United States District Court, E.D. Michigan, Southern Division
OPINION AND ORDER (1) DENYING MOTION TO COMPEL (DKT.
40); (2) DENYING MOTION TO SHOW CAUSE (DKT.
43); AND (3) DENYING MOTION TO SUPPLEMENT (DKT. 44)
A. GOLDSMITH UNITED STATES DISTRICT JUDGE.
Sean Daniels filed a pro se petition for a writ of habeas
corpus pursuant to 28 U.S.C. § 2254, challenging his
convictions for first-degree murder, Mich. Comp. Laws
§750.316(1)(a); assault with intent to murder, Mich.
Comp. Laws § 750.83; and possession of a firearm during
the commission of a felony, Mich. Comp. Laws § 750.227b.
matter is before the Court on several motions filed by
Petitioner. First, Petitioner has filed a motion to compel
Respondent to address the factual allegations raised in his
fifth, sixth, and seventh through tenth habeas claims.
See generally Pet'r Mot. to Compel (Dkt. 40) In
the alternative, he asks the Court to construe
Respondent's failure to address the factual allegations
as an admission as to their truth. Petitioner's fifth
claim concerns the prosecutor's alleged failure to
disclose exculpatory medical evidence. Respondent argues that
Petitioner failed to show any undisclosed exculpatory medical
records existed or that the prosecutor was ever in possession
of such records. Respondent's argument clearly responds
to and denies Petitioner's factual allegations for this
claim. Similarly, Respondent's answer to claims seven
through ten adequately address the content of those claims.
sixth claim concerns the trial judge's absence from the
courtroom during closing argument. Petitioner argues that
Respondent failed to address whether the trial judge's
absence from the courtroom during closing argument and
counsel's conduct in this regard denied Petitioner his
right to counsel at a critical stage of the proceeding.
Respondent did not specifically address the absence of
counsel claim (which is not a factual allegation, but a legal
one) in his supplemental answer. Respondent's original
answer addressed Petitioner's claim that counsel
performed deficiently during closing argument and, although
Respondent did not specifically address a potential denial of
counsel claim, the answer could be viewed as implicitly
addressing this claim. Even if Respondent failed to address
this claim, the appropriate remedy is not to deem
Respondent's silence an admission. Doing so would be
tantamount to granting Petitioner relief on his absence of
counsel claim. Default judgments are not available in habeas
corpus proceedings. Allen v. Perini, 424 F.2d 134,
138 (6th Cir. 1970). The failure of the State of Michigan to
respond specifically to a particular claim does not relieve a
habeas petitioner of the burden to prove that his custody is
“in violation of the Constitution or laws or treaties
of the United States.” 28 U.S.C. § 2254(a). The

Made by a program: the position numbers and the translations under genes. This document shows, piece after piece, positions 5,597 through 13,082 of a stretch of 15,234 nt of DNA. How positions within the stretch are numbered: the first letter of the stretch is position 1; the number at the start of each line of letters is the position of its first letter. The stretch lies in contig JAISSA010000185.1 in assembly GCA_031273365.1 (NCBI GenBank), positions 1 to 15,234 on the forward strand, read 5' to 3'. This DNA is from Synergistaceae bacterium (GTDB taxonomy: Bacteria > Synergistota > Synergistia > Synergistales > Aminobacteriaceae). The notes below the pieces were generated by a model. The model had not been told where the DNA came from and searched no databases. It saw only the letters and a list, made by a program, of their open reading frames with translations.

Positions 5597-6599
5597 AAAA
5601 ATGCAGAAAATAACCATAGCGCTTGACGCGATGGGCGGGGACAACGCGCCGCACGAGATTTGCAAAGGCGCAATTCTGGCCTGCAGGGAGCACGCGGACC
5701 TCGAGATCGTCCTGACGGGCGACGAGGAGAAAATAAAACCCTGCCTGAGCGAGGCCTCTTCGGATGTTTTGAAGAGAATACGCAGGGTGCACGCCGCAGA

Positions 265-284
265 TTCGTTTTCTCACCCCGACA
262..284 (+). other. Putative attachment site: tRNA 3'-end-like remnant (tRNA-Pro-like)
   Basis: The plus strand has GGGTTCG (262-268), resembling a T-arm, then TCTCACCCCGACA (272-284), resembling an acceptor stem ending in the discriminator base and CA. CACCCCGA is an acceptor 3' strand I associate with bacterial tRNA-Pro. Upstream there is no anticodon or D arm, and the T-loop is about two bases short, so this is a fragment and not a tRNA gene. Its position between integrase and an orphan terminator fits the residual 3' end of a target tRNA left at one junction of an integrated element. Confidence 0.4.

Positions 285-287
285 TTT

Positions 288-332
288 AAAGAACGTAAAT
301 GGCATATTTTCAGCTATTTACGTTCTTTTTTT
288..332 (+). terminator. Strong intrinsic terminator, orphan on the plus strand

Court finds Respondent's answer and supplemental answer,
considered together, sufficient to allow the Court to fairly
evaluate this claim. Therefore, the Court denies
Petitioner's motion to compel.
Petitioner filed a motion to show cause why Respondent should
not be held in contempt of court for failing to file, as part
of the Rule 5 materials, certain pleadings filed in Michigan
Court of Appeals case no. 317038. See generally
Pet'r Mot. to Show Cause (Dkt. 43). Specifically,
Petitioner claims that Respondent failed to file: (i)
Petitioner's brief in support of complaint for
superintending control, (ii) the State's answer to the
complaint, (iii) the State's brief in support of answer,
(iv) the Michigan Court of Appeals' docket sheet, and (v)
the order denying complaint for superintending control. With
the exception of the Michigan Court of Appeals' docket
sheet for case no. 317038, Respondent filed all of the
foregoing papers. See Ex. 4 to Notice of Filing
(Dkt. 38-4). The Court finds that the state court of
appeals' docket sheet is not relevant to a determination
of the merits of the petition. Therefore, the Court denies
Petitioner's motion to show cause.
Petitioner filed a motion to supplement (Dkt. 44), in which
he seeks to supplement the record to include details
regarding his trial attorney's apparent recent suspension
from the practice of law by the Michigan Attorney Discipline
Board. Based upon the information provided by Petitioner, it
appears that the disciplinary proceedings are unrelated to
Petitioner's specific case. Petitioner seeks instead to
provide the information as evidence of his trial
attorney's general character. Rule 7 of the Rules
Governing Section 2254 Cases permits a federal court to allow
the parties to expand the record by “submitting
additional materials relating to the petition.” The
decision whether to allow expansion of the record under Rule
7 is left to the discretion of the district court.
Landrum v. Mitchell, 625 F.3d 905, 923 (6th Cir.
2010). At this time, the Court finds that Petitioner has not
shown that the disciplinary proceedings are sufficiently
related to the claims raised in his petition to warrant
expansion of the record. Therefore, Court denies the motion
to supplment on this basis. This denial is without prejudice
to Petitioner seeking to expand the record upon a showing
that the disciplinary proceeding directly involved
counsel's representation of Petitioner.
reasons stated, the Court denies Petitioner's motion to
compel (Dkt. 40), motion to show cause (Dkt. 43), ...